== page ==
The Impact of Automation on EAP Clients of the Future
By Marina London, LCSW, CEAP
We have all heard the dire forecast: in about 10 years, half of the jobs in existence today will be automated. Bye-bye jobs. Bye-bye EAP clients. Fortunately for our profession, it’s more complicated than that, as James Manyika, a Director at the McKinsey Global Institute (MGI), explains in his January 17, 2017 article, Workplace automation: Separating fiction from fact.
Astoundingly, as early as 1964, US President Lyndon Johnson created a national commission to examine the impact of automation on the economy and employment. At that time, LBJ stressed that automation should be viewed as an ally, not an enemy:
“If we understand it, if we plan for it, if we apply it well, automation will not be a job destroyer or a family displaced. Instead, it can remove dullness from the work of man and provide him with more than man has ever had before.”
It is difficult to be that optimistic a half-century later, because technology has advanced at breakneck speed. Manyika asks pointed questions: “...who back then could have imagined the legions of robots at work today in manufacturing... Machines today increasingly matching or outperforming human performance in a range of work activities, including ones requiring cognitive capabilities.... Will robots replace humans in the workplace? And if so, how quickly?”
He then quotes from a recently published McKinsey Global Institute report on automation and its potential effects on productivity and the global economy. Among the findings, “...almost half the activities we pay people about $15 trillion in wages to do in the global economy have the potential to be automated using currently demonstrated technology.”
Workers of the Future
Scary, but there is a twist. “More jobs will change than will be automated away in the short to medium term. Only a small proportion of all occupations, about 5%, can be automated entirely using these demonstrated technologies over the coming decade...”
Manyika adds: “As companies deploy automation, we ... need to think more about mass redeployment rather than unemployment, [my emphasis] and ... think about people working alongside machines and the skills that will be needed for the workforce of today and tomorrow... They include capabilities that are inherently human, including managing and developing people, and social and emotional reasoning. [my emphasis]
He concludes: “Just because the technical potential to automate a workplace activity exists does not mean that it will happen anytime soon...The pace and extent of automation will depend on a range of factors of which technical feasibility is only one… Other factors include the dynamics of labor supply and demand. If there is no shortage in the labor market of cooks, it may not make business sense to replace them with an expensive machine.”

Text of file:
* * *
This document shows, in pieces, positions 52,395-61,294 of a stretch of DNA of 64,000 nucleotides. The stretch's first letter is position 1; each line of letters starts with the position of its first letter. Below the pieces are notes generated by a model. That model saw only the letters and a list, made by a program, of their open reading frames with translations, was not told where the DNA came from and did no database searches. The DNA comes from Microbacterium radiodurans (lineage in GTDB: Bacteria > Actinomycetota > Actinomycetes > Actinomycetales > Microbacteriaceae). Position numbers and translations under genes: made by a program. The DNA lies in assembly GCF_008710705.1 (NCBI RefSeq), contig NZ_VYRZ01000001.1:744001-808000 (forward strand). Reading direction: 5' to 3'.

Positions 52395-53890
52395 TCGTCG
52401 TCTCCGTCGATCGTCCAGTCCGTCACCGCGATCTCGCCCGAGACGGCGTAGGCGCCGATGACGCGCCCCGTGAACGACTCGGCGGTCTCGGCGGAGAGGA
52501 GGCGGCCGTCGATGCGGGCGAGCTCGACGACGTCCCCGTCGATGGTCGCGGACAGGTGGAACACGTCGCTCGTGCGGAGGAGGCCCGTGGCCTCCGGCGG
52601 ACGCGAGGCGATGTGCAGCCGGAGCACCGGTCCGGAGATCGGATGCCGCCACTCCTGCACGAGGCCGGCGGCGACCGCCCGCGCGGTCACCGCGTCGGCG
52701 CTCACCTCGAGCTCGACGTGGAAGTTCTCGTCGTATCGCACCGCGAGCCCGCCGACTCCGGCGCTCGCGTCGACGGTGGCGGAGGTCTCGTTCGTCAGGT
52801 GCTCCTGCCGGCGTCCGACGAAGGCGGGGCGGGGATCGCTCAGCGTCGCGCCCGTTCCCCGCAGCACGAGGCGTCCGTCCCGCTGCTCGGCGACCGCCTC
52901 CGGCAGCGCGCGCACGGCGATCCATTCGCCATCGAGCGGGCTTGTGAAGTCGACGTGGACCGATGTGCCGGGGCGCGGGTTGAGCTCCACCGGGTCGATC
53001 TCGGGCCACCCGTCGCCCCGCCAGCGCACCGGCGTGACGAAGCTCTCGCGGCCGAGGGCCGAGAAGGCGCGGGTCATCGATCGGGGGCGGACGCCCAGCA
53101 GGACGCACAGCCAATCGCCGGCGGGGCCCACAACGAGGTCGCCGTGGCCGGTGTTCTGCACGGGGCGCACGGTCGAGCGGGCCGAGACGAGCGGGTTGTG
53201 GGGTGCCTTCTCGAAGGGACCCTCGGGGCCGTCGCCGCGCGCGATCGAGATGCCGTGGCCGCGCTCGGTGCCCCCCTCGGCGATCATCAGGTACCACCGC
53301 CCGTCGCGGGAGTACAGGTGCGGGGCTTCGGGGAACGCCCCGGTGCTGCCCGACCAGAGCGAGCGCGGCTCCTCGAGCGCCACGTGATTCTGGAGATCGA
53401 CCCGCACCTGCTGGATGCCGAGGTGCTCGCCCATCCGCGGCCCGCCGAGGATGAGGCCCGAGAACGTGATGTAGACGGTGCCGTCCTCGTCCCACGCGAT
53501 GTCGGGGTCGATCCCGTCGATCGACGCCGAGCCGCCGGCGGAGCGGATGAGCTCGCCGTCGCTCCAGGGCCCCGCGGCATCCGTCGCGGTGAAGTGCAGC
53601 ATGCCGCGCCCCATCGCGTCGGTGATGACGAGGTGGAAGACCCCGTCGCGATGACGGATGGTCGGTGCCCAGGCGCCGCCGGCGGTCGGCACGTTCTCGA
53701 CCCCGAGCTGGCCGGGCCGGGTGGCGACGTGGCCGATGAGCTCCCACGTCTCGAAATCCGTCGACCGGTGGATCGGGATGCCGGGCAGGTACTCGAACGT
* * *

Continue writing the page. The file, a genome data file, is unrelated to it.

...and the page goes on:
Opportunities for EA Professionals
It seems that there will be opportunities for EAPs to support employees as they are redeployed. But I think of other possibilities when Manyika states that in order to effectively work alongside robots, the worker of the future will need to develop skills that are inherently human, including managing and developing people, as well as social and emotional reasoning. As EA professionals, this type of skill development is part of our expertise. We already provide executive coaching, workshops on such topics as “Dealing with Difficult People,” short-term counseling to improve workplace relationships, and management consultation around team building.
This brings me to another thought. In 1982, preeminent futurist John Naisbitt coined the phrase “high tech, high touch,” in his book Megatrends, the culmination of 10 years of research. In it, he theorized that in a world of technology, people will long for personal, human contact.
This was remarkably prescient. Consider he articulated this concept before Time magazine’s famous 1983 issue, “The Computer, Machine of the Year.” The caption on the cover of the magazine was “The computer moves in.” I can still remember the backlash in the press – many were shocked and troubled by the fact that a machine was on the cover instead of a person.
Naisbitt further elaborated on his ideas in the 1999 High Tech, High Touch - technology and our search for meaning. Based on exhaustive research, he described human beings as living in “a Technologically Intoxicated Zone” bombarded with technological stimuli, an existence that is both disconnected and distracted. In reaction, we struggle to bring high touch back into our lives. As technology becomes increasingly ubiquitous and powerful, our field will look for ways to help our clients preserve their humanity.
Marina London is Manager of Web Services for EAPA and author of iWebU (http://www.iwebu.info), a weekly blog for mental health and EA professionals who are challenged by social media and Internet technologies. She previously served as an executive for several national EAP and managed mental health care firms. She can be reached at firstname.lastname@example.org.
Naisbitt, J. (1999). High tech, high touch: technology and our search for meaning. Danvers, MA: Broadway Books, Crown Publishing Group.
Naisbitt, J. (1982). Megatrends: ten new directions transforming our lives. New York, NY: Warner Books.
The Computer, Machine of the Year. Time Magazine. Jan. 3, 1983.
Web Secret 455: High Tech, High Touch 2.0. Marina London. iWebU blog post February 22, 2017. http://www.iwebu.info/2017/02/web-secret-455-high-techhigh-touch.html.
Web Secret #314: High Touch. Marina London iWebU blog post June 11, 2014 http://www.iwebu.info/2014/06/websecret-314-high-touch.html.
Workplace automation: Separating fiction from fact, January 17, 2017 James Manyika, Director, McKinsey Global Institute, https://www.linkedin.com/pulse/workplace-automation-separatingfiction-from-fact-james-manyika.